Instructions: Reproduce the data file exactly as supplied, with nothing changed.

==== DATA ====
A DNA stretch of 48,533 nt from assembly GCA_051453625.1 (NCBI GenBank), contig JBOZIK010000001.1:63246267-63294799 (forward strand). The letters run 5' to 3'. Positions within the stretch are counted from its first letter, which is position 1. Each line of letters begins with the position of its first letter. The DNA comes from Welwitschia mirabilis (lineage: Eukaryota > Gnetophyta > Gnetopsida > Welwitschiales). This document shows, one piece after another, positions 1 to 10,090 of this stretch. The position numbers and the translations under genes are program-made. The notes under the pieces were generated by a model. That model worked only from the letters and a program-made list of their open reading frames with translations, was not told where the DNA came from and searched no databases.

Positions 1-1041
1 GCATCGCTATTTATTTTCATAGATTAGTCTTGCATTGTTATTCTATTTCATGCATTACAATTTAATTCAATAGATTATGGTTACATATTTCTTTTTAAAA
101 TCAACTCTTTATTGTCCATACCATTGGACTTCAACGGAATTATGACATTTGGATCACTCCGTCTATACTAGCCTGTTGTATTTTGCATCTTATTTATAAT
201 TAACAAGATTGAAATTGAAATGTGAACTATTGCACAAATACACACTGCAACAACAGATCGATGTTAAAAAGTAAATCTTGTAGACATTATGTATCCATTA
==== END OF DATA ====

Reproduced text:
A DNA stretch of 48,533 nt from assembly GCA_051453625.1 (NCBI GenBank), contig JBOZIK010000001.1:63246267-63294799 (forward strand). The letters run 5' to 3'. Positions within the stretch are counted from its first letter, which is position 1. Each line of letters begins with the position of its first letter. The DNA comes from Welwitschia mirabilis (lineage: Eukaryota > Gnetophyta > Gnetopsida > Welwitschiales). This document shows, one piece after another, positions 1 to 10,090 of this stretch. The position numbers and the translations under genes are program-made. The notes under the pieces were generated by a model. That model worked only from the letters and a program-made list of their open reading frames with translations, was not told where the DNA came from and searched no databases.

Positions 1-1041
1 GCATCGCTATTTATTTTCATAGATTAGTCTTGCATTGTTATTCTATTTCATGCATTACAATTTAATTCAATAGATTATGGTTACATATTTCTTTTTAAAA
101 TCAACTCTTTATTGTCCATACCATTGGACTTCAACGGAATTATGACATTTGGATCACTCCGTCTATACTAGCCTGTTGTATTTTGCATCTTATTTATAAT
201 TAACAAGATTGAAATTGAAATGTGAACTATTGCACAAATACACACTGCAACAACAGATCGATGTTAAAAAGTAAATCTTGTAGACATTATGTATCCATTA